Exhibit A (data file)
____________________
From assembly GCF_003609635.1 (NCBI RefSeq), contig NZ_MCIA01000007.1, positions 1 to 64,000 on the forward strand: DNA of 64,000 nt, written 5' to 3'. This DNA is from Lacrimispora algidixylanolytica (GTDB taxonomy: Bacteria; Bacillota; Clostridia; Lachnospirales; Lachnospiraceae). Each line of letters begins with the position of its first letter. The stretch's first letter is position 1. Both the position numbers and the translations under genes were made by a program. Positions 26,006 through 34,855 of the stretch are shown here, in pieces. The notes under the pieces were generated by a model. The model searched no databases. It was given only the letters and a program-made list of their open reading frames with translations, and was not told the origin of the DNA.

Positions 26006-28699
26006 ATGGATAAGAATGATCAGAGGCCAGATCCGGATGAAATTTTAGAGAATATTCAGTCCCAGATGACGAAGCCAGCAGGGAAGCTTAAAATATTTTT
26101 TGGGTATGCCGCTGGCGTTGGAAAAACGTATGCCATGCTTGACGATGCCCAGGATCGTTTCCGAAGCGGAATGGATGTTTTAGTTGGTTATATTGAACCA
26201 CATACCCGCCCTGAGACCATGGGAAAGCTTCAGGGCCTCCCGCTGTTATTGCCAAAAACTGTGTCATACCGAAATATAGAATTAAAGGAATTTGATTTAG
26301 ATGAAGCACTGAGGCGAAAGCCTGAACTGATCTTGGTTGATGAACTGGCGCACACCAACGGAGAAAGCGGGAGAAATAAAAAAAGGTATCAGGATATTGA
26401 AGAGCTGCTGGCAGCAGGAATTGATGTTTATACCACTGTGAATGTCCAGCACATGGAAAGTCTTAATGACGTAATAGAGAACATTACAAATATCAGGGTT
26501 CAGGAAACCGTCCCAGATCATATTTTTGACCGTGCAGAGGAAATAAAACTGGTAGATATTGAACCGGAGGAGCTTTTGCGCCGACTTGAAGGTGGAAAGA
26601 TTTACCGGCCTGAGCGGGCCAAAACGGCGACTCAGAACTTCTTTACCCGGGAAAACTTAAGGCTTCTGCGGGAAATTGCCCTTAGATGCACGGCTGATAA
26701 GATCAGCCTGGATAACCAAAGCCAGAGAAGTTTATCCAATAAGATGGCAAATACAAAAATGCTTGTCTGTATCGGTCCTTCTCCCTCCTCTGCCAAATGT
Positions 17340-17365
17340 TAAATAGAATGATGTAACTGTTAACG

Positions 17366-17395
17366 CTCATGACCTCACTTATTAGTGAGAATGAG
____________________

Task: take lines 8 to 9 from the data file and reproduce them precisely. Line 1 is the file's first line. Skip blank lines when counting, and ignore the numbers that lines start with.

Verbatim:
26501 CAGGAAACCGTCCCAGATCATATTTTTGACCGTGCAGAGGAAATAAAACTGGTAGATATTGAACCGGAGGAGCTTTTGCGCCGACTTGAAGGTGGAAAGA
26601 TTTACCGGCCTGAGCGGGCCAAAACGGCGACTCAGAACTTCTTTACCCGGGAAAACTTAAGGCTTCTGCGGGAAATTGCCCTTAGATGCACGGCTGATAA